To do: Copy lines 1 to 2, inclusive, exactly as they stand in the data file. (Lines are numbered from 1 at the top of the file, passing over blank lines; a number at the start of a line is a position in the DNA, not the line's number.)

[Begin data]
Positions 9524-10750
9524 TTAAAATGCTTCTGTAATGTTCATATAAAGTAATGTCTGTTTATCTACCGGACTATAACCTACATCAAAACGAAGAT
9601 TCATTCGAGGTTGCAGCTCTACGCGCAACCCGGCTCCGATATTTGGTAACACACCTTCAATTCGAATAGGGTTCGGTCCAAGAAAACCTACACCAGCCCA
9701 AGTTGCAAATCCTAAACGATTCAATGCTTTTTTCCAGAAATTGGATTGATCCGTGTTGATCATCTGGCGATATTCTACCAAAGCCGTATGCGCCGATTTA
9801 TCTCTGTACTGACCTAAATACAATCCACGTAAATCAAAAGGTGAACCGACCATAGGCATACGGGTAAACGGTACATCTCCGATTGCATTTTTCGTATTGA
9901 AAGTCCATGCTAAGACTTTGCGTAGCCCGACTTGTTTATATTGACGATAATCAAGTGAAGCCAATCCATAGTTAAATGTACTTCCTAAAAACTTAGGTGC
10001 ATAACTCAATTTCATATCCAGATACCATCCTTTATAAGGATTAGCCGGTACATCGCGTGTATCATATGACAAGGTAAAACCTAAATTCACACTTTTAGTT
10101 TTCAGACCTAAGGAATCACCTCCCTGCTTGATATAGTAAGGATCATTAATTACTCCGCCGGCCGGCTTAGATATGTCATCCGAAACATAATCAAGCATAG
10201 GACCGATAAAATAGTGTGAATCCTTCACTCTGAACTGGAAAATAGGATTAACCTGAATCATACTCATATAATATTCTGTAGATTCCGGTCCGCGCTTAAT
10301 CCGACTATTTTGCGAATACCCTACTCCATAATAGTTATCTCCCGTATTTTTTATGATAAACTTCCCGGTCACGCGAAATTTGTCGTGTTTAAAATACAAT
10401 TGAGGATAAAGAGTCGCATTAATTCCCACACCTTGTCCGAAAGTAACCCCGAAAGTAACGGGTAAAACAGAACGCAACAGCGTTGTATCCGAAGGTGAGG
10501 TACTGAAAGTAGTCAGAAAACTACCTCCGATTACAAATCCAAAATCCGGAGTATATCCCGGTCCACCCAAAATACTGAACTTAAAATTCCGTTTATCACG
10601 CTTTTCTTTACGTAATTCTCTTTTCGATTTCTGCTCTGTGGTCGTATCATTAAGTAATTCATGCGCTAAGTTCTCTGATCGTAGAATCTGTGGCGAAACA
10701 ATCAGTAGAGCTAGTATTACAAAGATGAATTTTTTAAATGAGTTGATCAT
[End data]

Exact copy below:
Positions 9524-10750
9524 TTAAAATGCTTCTGTAATGTTCATATAAAGTAATGTCTGTTTATCTACCGGACTATAACCTACATCAAAACGAAGAT